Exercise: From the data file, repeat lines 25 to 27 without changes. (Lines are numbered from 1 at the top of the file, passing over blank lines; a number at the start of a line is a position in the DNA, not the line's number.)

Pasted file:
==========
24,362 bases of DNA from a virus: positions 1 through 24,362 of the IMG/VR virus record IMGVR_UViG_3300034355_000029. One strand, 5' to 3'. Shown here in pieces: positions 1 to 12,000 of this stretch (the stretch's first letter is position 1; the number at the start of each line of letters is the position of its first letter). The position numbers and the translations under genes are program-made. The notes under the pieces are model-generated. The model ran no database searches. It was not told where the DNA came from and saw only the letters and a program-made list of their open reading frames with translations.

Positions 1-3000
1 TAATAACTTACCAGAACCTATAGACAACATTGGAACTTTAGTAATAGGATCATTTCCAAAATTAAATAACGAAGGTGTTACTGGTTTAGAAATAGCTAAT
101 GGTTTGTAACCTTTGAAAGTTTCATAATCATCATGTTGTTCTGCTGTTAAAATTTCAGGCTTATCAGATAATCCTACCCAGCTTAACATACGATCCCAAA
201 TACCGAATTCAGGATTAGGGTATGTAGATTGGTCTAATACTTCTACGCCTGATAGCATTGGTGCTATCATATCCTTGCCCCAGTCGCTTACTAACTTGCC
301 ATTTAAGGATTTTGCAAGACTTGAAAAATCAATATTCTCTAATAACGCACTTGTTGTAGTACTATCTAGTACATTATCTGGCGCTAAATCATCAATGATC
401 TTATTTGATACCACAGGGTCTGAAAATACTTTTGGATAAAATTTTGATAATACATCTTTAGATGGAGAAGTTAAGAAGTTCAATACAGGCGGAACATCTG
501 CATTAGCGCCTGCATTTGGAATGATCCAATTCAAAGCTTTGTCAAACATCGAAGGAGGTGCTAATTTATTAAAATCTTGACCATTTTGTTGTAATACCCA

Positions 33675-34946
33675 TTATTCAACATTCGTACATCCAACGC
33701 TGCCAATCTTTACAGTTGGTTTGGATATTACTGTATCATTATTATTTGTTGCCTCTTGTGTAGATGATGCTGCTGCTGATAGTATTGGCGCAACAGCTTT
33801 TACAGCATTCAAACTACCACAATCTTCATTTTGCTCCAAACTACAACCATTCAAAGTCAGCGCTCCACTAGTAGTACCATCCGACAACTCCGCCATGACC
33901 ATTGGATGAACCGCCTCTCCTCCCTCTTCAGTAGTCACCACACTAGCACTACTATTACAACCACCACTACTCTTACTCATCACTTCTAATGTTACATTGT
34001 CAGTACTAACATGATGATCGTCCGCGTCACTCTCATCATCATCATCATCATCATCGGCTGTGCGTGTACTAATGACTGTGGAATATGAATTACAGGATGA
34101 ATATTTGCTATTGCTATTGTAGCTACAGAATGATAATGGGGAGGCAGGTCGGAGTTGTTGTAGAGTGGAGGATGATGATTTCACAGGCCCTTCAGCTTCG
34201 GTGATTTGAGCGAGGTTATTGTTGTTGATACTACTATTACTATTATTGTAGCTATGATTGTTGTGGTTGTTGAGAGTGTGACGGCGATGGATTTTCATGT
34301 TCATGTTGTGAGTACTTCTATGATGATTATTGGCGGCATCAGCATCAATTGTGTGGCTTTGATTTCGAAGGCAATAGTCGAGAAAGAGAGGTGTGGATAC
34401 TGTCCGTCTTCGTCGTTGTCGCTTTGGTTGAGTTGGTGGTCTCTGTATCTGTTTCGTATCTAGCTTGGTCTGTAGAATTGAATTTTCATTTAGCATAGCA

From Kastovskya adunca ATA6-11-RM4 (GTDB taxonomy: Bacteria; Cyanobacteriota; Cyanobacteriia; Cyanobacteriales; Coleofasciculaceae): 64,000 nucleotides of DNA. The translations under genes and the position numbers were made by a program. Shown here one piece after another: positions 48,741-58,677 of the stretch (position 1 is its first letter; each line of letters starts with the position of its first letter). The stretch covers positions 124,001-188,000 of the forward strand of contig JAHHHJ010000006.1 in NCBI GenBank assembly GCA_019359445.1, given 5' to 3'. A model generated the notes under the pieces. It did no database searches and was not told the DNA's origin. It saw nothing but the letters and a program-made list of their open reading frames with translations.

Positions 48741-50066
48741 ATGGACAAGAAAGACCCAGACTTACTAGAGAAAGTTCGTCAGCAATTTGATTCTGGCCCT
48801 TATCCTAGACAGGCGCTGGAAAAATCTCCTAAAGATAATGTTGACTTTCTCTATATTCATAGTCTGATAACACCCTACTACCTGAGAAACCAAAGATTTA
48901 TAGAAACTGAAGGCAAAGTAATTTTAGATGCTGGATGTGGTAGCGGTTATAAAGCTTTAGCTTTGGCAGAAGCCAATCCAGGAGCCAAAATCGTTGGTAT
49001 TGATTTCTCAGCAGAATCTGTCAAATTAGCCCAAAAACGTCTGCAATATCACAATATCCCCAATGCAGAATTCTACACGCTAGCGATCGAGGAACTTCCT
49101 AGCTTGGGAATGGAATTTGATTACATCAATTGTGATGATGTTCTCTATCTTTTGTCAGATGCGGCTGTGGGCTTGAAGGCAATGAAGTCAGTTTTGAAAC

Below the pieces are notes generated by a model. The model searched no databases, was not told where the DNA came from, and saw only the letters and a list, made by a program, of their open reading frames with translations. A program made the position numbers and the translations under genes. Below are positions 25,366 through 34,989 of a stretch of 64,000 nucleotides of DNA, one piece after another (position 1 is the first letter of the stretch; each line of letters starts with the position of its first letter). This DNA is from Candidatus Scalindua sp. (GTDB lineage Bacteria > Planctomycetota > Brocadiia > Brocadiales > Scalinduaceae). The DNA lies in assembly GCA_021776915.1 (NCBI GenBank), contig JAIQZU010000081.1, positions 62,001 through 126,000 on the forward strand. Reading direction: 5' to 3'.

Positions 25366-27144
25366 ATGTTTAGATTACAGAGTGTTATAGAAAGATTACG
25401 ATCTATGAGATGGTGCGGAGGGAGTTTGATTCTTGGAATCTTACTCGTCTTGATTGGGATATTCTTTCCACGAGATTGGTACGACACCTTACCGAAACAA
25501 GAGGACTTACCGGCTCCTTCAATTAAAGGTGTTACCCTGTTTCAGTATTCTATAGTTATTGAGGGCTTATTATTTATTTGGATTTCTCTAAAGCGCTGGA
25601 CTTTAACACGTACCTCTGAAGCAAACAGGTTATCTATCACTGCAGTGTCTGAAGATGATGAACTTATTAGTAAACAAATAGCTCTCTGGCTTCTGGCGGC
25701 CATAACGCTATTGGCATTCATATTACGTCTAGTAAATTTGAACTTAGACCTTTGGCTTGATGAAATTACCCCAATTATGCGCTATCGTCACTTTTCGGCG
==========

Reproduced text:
49101 AGCTTGGGAATGGAATTTGATTACATCAATTGTGATGATGTTCTCTATCTTTTGTCAGATGCGGCTGTGGGCTTGAAGGCAATGAAGTCAGTTTTGAAAC

Below the pieces are notes generated by a model. The model searched no databases, was not told where the DNA came from, and saw only the letters and a list, made by a program, of their open reading frames with translations. A program made the position numbers and the translations under genes. Below are positions 25,366 through 34,989 of a stretch of 64,000 nucleotides of DNA, one piece after another (position 1 is the first letter of the stretch; each line of letters starts with the position of its first letter). This DNA is from Candidatus Scalindua sp. (GTDB lineage Bacteria > Planctomycetota > Brocadiia > Brocadiales > Scalinduaceae). The DNA lies in assembly GCA_021776915.1 (NCBI GenBank), contig JAIQZU010000081.1, positions 62,001 through 126,000 on the forward strand. Reading direction: 5' to 3'.

Positions 25366-27144